High wind watch for the region yet again
Since December, the winds around the D.C. metro region have seemed relentless - and more persistently disruptive than I can ever remember. Less than a week after our last significant wind event, the National Weather Service has issued a high wind watch for Friday for between 11 a.m. and 7 p.m. The watch includes most of the metro region, but excludes some the southern areas including southern Fauquier, Stafford, Charles, Calvert and St. Mary's counties. But gusty winds to 50 mph are still possible in areas outside the watch.
Here are some of the key points from the watch:
* Sustained winds of between 20 to 30 mph, with gusts to 50 to 60 mph are likely
* Possible impacts: Power outages and downed trees and large branches.
* Recommended action: Ensure loose objects are secured or brought inside
The worst of the winds are likely in the afternoon. These winds may accompany a possible line of thundershowers when a front comes through tomorrow midday and/or may follow the front as the air dries out and higher pressure builds in.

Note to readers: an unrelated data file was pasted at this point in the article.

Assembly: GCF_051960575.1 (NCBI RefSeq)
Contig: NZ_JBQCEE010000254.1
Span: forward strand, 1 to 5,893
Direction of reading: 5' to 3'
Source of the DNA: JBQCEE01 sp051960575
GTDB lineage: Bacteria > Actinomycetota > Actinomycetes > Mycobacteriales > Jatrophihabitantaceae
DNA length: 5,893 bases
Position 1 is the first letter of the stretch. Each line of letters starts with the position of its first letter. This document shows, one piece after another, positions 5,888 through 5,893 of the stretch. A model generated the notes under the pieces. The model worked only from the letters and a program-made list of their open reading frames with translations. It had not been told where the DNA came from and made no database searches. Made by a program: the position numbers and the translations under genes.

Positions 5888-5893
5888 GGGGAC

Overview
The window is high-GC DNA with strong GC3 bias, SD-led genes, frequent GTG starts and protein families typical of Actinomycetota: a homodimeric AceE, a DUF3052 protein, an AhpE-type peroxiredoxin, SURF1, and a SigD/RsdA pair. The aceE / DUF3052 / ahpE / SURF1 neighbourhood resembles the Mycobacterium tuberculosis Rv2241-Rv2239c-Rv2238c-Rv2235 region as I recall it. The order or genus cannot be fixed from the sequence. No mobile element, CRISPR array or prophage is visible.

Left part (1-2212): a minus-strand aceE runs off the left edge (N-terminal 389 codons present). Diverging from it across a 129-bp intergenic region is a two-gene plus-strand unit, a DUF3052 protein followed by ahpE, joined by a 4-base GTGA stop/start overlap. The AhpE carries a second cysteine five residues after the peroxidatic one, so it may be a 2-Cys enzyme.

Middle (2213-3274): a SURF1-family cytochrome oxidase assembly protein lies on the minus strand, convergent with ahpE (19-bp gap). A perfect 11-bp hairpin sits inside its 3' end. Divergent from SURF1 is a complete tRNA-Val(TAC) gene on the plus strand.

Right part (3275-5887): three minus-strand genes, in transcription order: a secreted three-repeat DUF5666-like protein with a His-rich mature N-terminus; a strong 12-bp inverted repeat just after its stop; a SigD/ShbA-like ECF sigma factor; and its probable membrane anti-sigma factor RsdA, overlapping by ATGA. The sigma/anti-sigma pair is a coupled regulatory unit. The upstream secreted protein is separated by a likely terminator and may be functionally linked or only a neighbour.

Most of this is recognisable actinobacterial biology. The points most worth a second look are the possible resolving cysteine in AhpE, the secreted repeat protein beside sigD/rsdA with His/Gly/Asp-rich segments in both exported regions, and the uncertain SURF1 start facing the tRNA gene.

Keep reading for information on why it's been so windy...
Unlike the last Saturday's wind event, the fire threat will be significantly lower due to the 0.5-1" of rain anticipated before and during the possible high wind. The air will dry rapidly behind the front tomorrow afternoon, but the vegetation/brush will have much higher water content.
So why has it been so windy?
In December and January, the wind was related to the weather patterns associated with the negative phase of the Arctic oscillation (AO). In that pattern, Arctic airmass after Arctic airmass originating from northern Canada dove southeast, driving windy cold fronts through the region. Low pressure often developed along these fronts over the ocean and difference between lows developing to our northeast and Arctic high pressure systems in their wake kept the wind going for days.
During the second half of February, even though the AO has gone into its positive or neutral phase, fast moving energetic weather systems along the northern jet stream - characteristic of both a La Nina pattern and the early spring season (often times March, when cold and warm air masses collide) - have generated less persistent but more intense winds - like we'll see tomorrow and saw last week.
The pattern into next week also seems to be conducive to short-lived high wind events, with some potential for another windy period next Monday.
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